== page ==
Birmingham City Council (18 006 702)

Category : Children's care services > Looked after children

Decision : Upheld

Decision date : 29 Nov 2018

The Ombudsman's final decision:

Summary: There was fault by the Council because it did not investigate the complainant’s allegations of abuse by a foster carer when he was a looked after child. There was also unreasonable delay before it responded to the complaint. The Council apologised for the delay and agreed to investigate the allegations.

The complaint

  1. Mr X complains about the Council’s decision not to investigate allegations of abuse by a foster carer when he was a looked after child and unreasonable delay before it made its decision.

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The Ombudsman’s role and powers

  1. We investigate complaints about ‘maladministration’ and ‘service failure’. In this statement, I have used the word fault to refer to these. We must also consider whether any fault has had an adverse impact on the person making the complaint. I refer to this as ‘injustice’. If there has been fault which has caused an injustice, we may suggest a remedy. (Local Government Act 1974, sections 26(1) and 26A(1), as amended)
  2. If we are satisfied with a council’s actions or proposed actions, we can complete our investigation and issue a decision statement. (Local Government Act 1974, section 30(1B) and 34H(i), as amended)

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How I considered this complaint

  1. I considered the complaint and information provided by Mr X. I sent a draft decision statement to Mr X and the Council. I considered the Council’s reply.
  2. Under the information sharing agreement between the Local Government and Social Care Ombudsman and the Office for Standards in Education, Children’s Services and Skills (Ofsted), we will share this decision with Ofsted.

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What I found

  1. Mr X was a looked after child whom it appears was placed with a foster carer as a child up to his adulthood. Mr X left care six years ago. He provided a statement to the Ombudsman setting out the abusive actions of the foster carer. Mr X says the foster carer’s actions had an adverse impact on his mental health and he required therapy to cope with his depressive state. He says it is only now that he is able to report on the terrible experience he and other foster children faced at the time.
  2. Mr X says he complained to the Council about the abuse in 2014 but nothing was done at the time. He says the Council claims it wrote to him in 2014 but he only found out about the letter in 2017.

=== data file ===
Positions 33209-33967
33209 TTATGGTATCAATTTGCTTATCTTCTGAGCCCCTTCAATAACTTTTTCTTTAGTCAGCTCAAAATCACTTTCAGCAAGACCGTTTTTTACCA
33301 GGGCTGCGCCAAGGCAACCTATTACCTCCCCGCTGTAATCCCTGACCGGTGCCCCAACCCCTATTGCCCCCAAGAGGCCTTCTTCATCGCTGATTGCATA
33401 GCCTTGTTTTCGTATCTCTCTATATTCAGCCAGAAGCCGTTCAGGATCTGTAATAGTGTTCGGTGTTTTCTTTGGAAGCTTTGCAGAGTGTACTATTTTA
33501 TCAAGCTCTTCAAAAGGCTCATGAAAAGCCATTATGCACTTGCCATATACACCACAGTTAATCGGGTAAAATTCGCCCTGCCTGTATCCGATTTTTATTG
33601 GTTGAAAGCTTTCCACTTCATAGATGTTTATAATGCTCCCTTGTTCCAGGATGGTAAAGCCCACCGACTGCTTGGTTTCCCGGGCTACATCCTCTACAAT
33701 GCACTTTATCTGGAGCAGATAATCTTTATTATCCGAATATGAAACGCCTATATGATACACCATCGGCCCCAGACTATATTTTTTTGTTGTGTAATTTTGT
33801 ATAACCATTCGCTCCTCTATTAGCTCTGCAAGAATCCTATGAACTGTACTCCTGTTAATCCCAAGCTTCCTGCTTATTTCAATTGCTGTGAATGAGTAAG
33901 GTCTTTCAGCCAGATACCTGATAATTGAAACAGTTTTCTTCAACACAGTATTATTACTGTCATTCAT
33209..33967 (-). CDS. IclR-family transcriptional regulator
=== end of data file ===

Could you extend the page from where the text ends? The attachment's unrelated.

3. It appears Mr X complained again to the Council in 2017. He is dissatisfied because the Council took almost 60 days to check its files before it decided that the allegations he made were historic and so could not be investigated.
  4. In its complaint response, the Council apologised for a delay before it responded to Mr X’s complaint.
  5. Mr X wants the Ombudsman to direct the Council to investigate his complaint because it is serious.


  1. The complaints page on the Council’s website states that it will acknowledge a complaint and contact a complainant about it, if necessary, within 15 working days. So, if the Council took almost sixty days to compile a response to Mr X then there was unreasonable delay which amounts to fault.
  2. Where we find fault by a council we must consider the injustice to the complainant and a possible remedy for the injustice.
  3. Here, the Council apologised to Mr X for the delay. I consider an apology was the appropriate remedy for the understandable frustration Mr X felt because of the delay. Given the Council’s apology, I do not consider a further remedy is warranted from the Ombudsman.
  4. As to the Council’s decision that the allegations were historic and so could not be investigated, I was concerned the Council did not provide any reasons for its inability to investigate Mr X’s allegations beyond stating they were historic.
  5. The Children Act 1989 directs social services departments to investigate allegations against foster carers in the same way as child abuse allegations concerning birth families or institutions. I am concerned the Council’s reply does not show consideration of its statutory responsibility. The Council may eventually decide the allegations are historic and it does not have evidence to substantiate the allegations. But it cannot simply conclude the allegations are historic and so will not be investigated. If the foster carer concerned still looks after other children in care then there is a further imperative on the Council to consider the allegations.
  6. I found fault with the Council’s handling of the complaint. To remedy the injustice to Mr X, the Council agreed to an investigation of his allegations.

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Final decision

  1. There was fault by the Council. I closed the complaint because it agreed to investigate Mr X’s allegations.

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Investigator's decision on behalf of the Ombudsman

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